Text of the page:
Matusiak N, Castelli R, Tuin AW, Overkleeft HS, Wisastra R, Dekker FJ, Prly LM, Bischoff RPM, Van Waarde A, Dierckx RAJO, Elsinga PH (2015) A dual inhibitor of matrix metalloproteinases and a disintegrin and metalloproteinases, [18F]FB-ML5, as a molecular probe for non-invasive MMP/ADAM-targeted imaging. Bioorg Med Chem 23(1):192–202PubMedCrossRefGoogle Scholar
  25. 25.
    Glaser M, Arstad E, Luthra SK, Robins EG (2009) Two-step radiosynthesis of [18F]N-succinimidyl-4-fluorobenzoate ([18F]SFB). J Label Compd Radiopharm 52(8):327–330CrossRefGoogle Scholar
  26. 26.
    Vaidyanathan G, Zalutsky MR (2006) Synthesis of N-succinimidyl 4-[18F]fluorobenzoate, an agent for labeling proteins and peptides with 18F. Nat Protoc 1(4):1655–1661PubMedCrossRefGoogle Scholar
  27. 27.
    Wester HJ, Hamacher K, Stocklin G (1996) A comparative study of N.C.A. fluorine-18 labeling of proteins via acylation and photochemical conjugation. Nucl Med Biol 23(3):365–372PubMedCrossRefGoogle Scholar
  28. 28.
    Scott PJH, Shao X (2010) Fully automated, high yielding production of N-succinimidyl 4-[18F]fluorobenzoate ([18F]SFB), and its use in microwave-enhanced radiochemical coupling reactions. J Label Compd Radiopharm 53(9):586–591CrossRefGoogle Scholar
  29. 29.
    Tang G, Tang X, Wang X (2010) A facile automated synthesis of N-succinimidyl 4-[18F] fluorobenzoate ([18F]SFB) for 18F-labeled cell-penetrating peptide as PET tracer. J Label Compd Radiopharm 53(8):543–547CrossRefGoogle Scholar
  30. 30.
    Thonon D, Goblet D, Goukens E, Kaisin G, Paris J, Aerts J, Lignon S, Franci X, Hustinx R, Luxen A (2011) Fully automated preparation and conjugation of N-succinimidyl 4-[18F]fluorobenzoate ([18F]SFB) with RGD peptide using a GE FASTlab? synthesizer. Mol Imaging Biol 13(6):1088–1095PubMedCrossRefGoogle Scholar
  31. 31.
    Ackermann U, Yeoh SD, Sachinidis JI, Poniger SS, Scott AM, Tochon-Danguy HJ (2011) A simplified protocol for the automated production of succinimidyl 4-[18F]fluorobenzoate on an IBA Synthera module. J Label Compd Radiopharm 54(10):671–673CrossRefGoogle Scholar
  32. 32.
    Tang G, Zeng W, Yu M, Kabalka G (2008) Facile synthesis of N-succinimidyl 4-[18F]fluorobenzoate ([18F]SFB) for protein labeling. J Label Compd Radiopharm 51(1):68–71CrossRefGoogle Scholar
  33. 33.
    Johnstrom P, Clark JC, Pickard JD, Davenport AP (2008) Automated synthesis of the generic peptide labelling agent N-succinimidyl 4-[(18)F]fluorobenzoate and application to (18)F-label the vasoactive transmitter urotensin-II as a ligand for positron emission tomography. Nucl Med Biol 35(6):725–731PubMedCrossRefGoogle Scholar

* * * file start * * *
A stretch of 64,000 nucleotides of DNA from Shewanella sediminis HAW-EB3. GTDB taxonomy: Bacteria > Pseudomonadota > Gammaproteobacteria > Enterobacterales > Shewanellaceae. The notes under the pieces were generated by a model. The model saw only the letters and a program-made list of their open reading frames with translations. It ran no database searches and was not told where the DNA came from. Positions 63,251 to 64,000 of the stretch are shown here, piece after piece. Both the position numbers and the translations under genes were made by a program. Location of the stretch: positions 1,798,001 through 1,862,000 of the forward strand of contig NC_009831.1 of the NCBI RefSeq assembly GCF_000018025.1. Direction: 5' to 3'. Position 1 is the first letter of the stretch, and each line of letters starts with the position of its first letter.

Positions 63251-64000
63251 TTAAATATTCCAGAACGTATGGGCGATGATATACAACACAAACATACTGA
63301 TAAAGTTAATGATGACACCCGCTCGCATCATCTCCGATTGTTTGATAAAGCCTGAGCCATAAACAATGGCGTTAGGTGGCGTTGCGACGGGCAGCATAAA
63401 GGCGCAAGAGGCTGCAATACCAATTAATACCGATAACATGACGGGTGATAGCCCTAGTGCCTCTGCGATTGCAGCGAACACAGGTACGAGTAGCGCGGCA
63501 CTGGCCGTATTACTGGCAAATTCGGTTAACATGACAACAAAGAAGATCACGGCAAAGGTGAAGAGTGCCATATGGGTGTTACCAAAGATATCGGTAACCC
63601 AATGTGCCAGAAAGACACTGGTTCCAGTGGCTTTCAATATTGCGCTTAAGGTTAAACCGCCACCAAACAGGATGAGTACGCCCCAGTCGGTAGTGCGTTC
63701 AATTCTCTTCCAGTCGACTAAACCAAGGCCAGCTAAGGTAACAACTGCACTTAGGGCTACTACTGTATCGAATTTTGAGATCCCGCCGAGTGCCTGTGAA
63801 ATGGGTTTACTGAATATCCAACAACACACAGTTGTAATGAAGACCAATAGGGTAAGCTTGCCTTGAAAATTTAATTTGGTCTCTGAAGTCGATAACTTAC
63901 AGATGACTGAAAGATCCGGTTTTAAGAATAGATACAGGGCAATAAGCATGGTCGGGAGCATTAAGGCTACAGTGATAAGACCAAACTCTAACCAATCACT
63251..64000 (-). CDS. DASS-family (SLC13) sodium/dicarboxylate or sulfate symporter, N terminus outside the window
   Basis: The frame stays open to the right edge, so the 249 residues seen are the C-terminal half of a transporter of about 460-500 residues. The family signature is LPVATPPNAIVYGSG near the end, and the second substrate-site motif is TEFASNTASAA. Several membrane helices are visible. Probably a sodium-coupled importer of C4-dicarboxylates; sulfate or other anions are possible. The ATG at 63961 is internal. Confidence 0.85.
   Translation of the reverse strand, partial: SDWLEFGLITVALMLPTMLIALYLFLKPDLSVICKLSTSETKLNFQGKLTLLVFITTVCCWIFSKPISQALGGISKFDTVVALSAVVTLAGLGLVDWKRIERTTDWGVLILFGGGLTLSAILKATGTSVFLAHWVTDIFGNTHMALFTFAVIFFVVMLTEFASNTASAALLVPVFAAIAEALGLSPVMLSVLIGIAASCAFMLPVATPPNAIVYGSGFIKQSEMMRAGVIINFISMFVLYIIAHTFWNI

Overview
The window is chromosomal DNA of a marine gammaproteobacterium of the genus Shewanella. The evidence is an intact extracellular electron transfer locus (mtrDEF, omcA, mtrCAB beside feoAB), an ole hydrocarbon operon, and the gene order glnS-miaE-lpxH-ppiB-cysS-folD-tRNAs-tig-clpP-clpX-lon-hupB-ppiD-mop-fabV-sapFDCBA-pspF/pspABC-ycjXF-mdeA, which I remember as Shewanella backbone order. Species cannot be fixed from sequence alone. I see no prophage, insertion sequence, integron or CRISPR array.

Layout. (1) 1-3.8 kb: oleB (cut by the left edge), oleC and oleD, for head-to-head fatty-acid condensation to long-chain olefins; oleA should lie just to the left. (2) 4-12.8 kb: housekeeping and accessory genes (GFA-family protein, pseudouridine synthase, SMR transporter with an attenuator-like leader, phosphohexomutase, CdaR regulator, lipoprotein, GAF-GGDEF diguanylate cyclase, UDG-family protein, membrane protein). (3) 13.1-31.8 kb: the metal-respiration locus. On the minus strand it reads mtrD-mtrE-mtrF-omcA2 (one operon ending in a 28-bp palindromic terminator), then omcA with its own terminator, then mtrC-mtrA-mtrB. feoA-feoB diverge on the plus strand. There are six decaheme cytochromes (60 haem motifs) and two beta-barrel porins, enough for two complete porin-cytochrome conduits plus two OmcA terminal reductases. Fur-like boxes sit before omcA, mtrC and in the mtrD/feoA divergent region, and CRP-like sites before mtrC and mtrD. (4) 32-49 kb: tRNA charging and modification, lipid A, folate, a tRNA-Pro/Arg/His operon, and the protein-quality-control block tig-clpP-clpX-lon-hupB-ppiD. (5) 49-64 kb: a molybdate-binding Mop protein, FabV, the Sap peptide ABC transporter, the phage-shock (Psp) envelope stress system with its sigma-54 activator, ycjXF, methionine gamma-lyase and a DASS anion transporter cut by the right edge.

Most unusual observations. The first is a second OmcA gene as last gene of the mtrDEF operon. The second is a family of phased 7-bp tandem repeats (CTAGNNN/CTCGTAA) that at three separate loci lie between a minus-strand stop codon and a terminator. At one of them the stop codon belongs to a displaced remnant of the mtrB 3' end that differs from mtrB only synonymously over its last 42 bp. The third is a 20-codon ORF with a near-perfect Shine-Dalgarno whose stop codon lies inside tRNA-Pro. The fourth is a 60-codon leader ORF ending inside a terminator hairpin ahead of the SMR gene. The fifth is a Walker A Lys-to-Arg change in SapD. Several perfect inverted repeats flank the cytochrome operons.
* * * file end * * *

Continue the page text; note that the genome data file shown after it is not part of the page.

34. 34.
    Bejot R, Elizarov AM, Ball E, Zhang J, Miraghaie R, Kolb HC, Gouverneur V (2011) Batch-mode microfluidic radiosynthesis of N-succinimidyl-4-[18F]fluorobenzoate for protein labelling. J Label Compd Radiopharm 54(3):117–122CrossRefGoogle Scholar
  35. 35.
    Nakanishi H, Saiki H, Saji H, Kimura H, Kawashima H, Tomatsu K, Kuge Y (2012) Method of synthesizing [18F]SFB using microsynthesis technique. EP2404903Google Scholar
  36. 36.
    Kimura H, Yagi Y, Ohneda N, Odajima H, Ono M, Saji H (2014) Development of a resonant-type microwave reactor and its application to the synthesis of positron emission tomography radiopharmaceuticals. J Label Compd Radiopharm 57(12):680–686CrossRefGoogle Scholar
  37. 37.
    Azarian V, Gangloff A, Seimbille Y, Delaloye S, Czernin J, Phelps ME, Silverman DHS (2006) Synthesis and lipsome encapsulation of a novel F-18-conjugate of omega-conotoxin GVIA for the potential imaging of N-type Ca2+ channels in the brain by positron emission tomography. J Label Compd Radiopharm 49(3):269–283CrossRefGoogle Scholar
  38. 38.
    Guenther KJ, Yoganathan S, Garofalo R, Kawabata T, Strack T, Labiris R, Dolovich M, Chirakal R, Valliant JF (2006) Synthesis and in vitro evaluation of 18F- and 19F-labeled insulin: a new radiotracer for PET-based molecular imaging studies. J Med Chem 49(4):1466–1474PubMedCrossRefGoogle Scholar
  39. 39.
    Wüst F, Hultsch C, Bergmann R, Johannsen B, Henle T (2003) Radiolabelling of isopeptide Nε-(γ-glutamyl)-l-lysine by conjugation with N-succinimidyl-4-[18F]fluorobenzoate. Appl Radiat Isot 59(1):43–48PubMedCrossRefGoogle Scholar
  40. 40.
    Taylor NJ, Emer E, Preshlock S, Schedler M, Tredwell M, Verhoog S, Mercier J, Genicot C, Gouverneur V (2017) Derisking the Cu-mediated 18F-fluorination of heterocyclic positron emission tomography radioligands. J Am Chem Soc 139(24):8267–8276PubMedCrossRefGoogle Scholar
  41. 41.
    Mäding P, Füchtner F, Wüst F (2005) Module-assisted synthesis of the bifunctional labelling agent N-succinimidyl 4-[18F]fluorobenzoate ([18F]SFB). Appl Radiat Isot 63(3):329–332PubMedCrossRefGoogle Scholar
  42. 42.